Dubai hotels gear up for more Chinese visitors
Updated: 2013-05-15 15:17
DUBAI - As Chinese tourists become an important pillar for Dubai's plan to increase the number of annual visitors from 10 million to 20 million by 2020, hotels in the sheikhdom are trying hard to cater for Chinese tourists.
More and more hotels in Dubai adapt for the growing number of Chinese tourists, who are attracted into the politically stable and booming Gulf Arab sheikhdom. Last year, "Fly-Buy-Dubai," as the sheikhdom is nicknamed, welcomed 300,000 tourists from China, 26 percent more than that in 2011, according to the official Dubai tourism body DTCM (Dubai Tourism and Commerce Marketing).
Toufic Tamim, the vice president marketing Middle East at Moevenpick, said one of the Swiss hotel group's five outlets in Dubai -- Ibn Battuta Gate Hotel -- is popular among Chinese tourists, as it has a Chinese restaurant, friendly Chinese staff and additional Mandarin writings in every room, besides Arabic and English. He added that the other four hotels would adapt to the same standards in case they register a growing share of Chinese guests.
A spokesperson of the 5-star Armani hotel noted that Chinese tourists like to travel where they can find Chinese food or Mandarin-speaking staff.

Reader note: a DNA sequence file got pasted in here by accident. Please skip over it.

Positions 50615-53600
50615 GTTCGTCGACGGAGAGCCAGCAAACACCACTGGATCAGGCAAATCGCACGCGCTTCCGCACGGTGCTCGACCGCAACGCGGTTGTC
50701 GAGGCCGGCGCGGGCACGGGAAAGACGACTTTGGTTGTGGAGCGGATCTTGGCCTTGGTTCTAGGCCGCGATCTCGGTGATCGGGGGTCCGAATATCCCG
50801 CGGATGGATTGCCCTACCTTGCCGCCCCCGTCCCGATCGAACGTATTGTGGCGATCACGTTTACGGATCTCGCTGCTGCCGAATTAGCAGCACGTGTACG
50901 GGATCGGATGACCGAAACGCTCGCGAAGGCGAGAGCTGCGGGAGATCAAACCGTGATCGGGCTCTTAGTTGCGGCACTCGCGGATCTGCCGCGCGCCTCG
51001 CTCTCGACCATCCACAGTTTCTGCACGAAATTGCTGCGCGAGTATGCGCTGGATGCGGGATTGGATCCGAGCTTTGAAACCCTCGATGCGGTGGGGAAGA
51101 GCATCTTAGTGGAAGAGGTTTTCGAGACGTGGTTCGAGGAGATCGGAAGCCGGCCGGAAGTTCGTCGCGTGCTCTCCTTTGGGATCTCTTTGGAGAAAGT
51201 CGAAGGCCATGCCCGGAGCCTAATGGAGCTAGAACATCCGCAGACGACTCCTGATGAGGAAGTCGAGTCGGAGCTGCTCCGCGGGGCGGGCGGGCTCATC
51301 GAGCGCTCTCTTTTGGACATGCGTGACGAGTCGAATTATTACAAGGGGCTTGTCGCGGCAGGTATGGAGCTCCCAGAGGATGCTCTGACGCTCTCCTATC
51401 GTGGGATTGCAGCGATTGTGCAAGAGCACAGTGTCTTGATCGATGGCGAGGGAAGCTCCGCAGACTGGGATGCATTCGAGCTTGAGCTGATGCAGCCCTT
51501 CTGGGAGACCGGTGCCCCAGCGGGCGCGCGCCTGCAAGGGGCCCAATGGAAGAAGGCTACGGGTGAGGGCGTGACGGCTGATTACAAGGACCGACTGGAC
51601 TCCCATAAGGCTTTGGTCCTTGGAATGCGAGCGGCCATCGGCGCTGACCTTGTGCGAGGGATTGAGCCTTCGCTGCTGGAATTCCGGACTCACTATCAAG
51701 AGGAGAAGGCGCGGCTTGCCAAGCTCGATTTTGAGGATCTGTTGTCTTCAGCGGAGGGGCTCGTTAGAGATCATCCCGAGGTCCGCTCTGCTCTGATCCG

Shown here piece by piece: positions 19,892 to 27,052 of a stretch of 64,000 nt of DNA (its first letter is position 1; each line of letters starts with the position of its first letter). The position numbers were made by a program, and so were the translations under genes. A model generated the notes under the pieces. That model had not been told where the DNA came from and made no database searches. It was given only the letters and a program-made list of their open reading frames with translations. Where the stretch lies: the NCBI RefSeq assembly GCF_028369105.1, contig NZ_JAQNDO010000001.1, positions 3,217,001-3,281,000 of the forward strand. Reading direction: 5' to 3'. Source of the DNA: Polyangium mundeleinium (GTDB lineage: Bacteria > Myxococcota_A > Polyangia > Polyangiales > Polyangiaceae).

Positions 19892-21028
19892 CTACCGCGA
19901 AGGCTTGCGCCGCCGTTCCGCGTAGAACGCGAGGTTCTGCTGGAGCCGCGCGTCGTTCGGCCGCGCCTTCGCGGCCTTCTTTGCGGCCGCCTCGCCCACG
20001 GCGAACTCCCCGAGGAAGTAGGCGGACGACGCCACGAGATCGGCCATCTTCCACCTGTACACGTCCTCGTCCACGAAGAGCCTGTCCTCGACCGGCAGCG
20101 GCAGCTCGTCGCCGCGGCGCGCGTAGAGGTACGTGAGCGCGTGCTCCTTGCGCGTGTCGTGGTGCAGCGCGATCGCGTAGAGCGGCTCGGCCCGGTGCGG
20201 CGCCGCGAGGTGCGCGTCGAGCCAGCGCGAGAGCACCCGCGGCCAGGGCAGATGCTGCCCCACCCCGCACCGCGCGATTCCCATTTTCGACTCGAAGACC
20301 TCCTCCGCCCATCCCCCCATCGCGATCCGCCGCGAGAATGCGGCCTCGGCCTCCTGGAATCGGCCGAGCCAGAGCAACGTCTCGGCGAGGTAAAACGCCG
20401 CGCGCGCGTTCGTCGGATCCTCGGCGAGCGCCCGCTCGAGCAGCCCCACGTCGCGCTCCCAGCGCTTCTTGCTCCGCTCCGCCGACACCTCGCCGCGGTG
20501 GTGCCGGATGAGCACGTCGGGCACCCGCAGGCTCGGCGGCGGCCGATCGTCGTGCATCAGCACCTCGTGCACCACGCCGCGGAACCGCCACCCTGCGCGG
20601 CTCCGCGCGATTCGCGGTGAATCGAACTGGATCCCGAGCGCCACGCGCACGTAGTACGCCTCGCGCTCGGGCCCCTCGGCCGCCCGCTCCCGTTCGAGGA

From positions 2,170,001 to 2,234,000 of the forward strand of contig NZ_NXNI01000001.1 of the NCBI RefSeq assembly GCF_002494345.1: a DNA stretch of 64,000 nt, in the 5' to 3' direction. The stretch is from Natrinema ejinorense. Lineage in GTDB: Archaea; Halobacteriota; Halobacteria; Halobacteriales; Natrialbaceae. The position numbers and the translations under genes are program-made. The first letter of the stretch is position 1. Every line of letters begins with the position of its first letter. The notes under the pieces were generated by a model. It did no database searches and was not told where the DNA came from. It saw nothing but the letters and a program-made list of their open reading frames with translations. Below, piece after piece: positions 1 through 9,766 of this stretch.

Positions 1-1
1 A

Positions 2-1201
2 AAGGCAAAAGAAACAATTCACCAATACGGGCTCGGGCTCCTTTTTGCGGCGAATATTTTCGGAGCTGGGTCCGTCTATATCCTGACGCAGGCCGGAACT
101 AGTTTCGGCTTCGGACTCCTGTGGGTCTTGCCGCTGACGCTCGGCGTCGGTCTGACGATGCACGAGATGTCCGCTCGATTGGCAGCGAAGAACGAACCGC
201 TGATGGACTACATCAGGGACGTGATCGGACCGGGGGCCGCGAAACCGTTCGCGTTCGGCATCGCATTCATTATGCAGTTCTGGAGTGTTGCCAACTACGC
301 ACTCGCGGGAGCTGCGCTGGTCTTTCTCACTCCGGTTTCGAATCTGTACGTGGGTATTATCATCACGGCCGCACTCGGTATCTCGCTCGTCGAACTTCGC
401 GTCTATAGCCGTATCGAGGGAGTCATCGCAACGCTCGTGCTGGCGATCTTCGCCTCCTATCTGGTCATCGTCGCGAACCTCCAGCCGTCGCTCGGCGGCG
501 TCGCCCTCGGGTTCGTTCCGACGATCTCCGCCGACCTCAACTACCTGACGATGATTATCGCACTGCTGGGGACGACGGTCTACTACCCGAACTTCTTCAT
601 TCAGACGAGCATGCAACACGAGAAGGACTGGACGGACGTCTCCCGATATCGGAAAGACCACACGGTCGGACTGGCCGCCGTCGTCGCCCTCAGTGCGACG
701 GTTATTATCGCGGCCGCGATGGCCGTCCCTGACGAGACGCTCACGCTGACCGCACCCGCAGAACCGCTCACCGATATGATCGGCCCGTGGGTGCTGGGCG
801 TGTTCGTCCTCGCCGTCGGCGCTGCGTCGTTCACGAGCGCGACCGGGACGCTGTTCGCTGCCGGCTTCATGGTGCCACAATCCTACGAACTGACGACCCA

The Armani Hotel, named after the world famous fashion magnate from Italy, comprises 160 rooms occupying the first 40 floors in the world's tallest tower Burj Khalifa, which stands with a height of 828 meters in the heart of the emirate. The spokesperson said Chinese tourists appreciate the nearby Dubai Mall, the biggest shopping mall in the world.
During the New Year's week, more than 60 percent of hotel guests staying in the renowned seven-star hotel Burj Al Arab are Chinese, according to DTCM figures.
Helal Saeed Almarri, director general of DTCM, said last week that every month one of the 599 hotels in Dubai adds a new feature especially designed to cater the growing number of Chinese guests, adding that "China is a market of the future for Dubai, and we have good reasons to believe that this trend continues."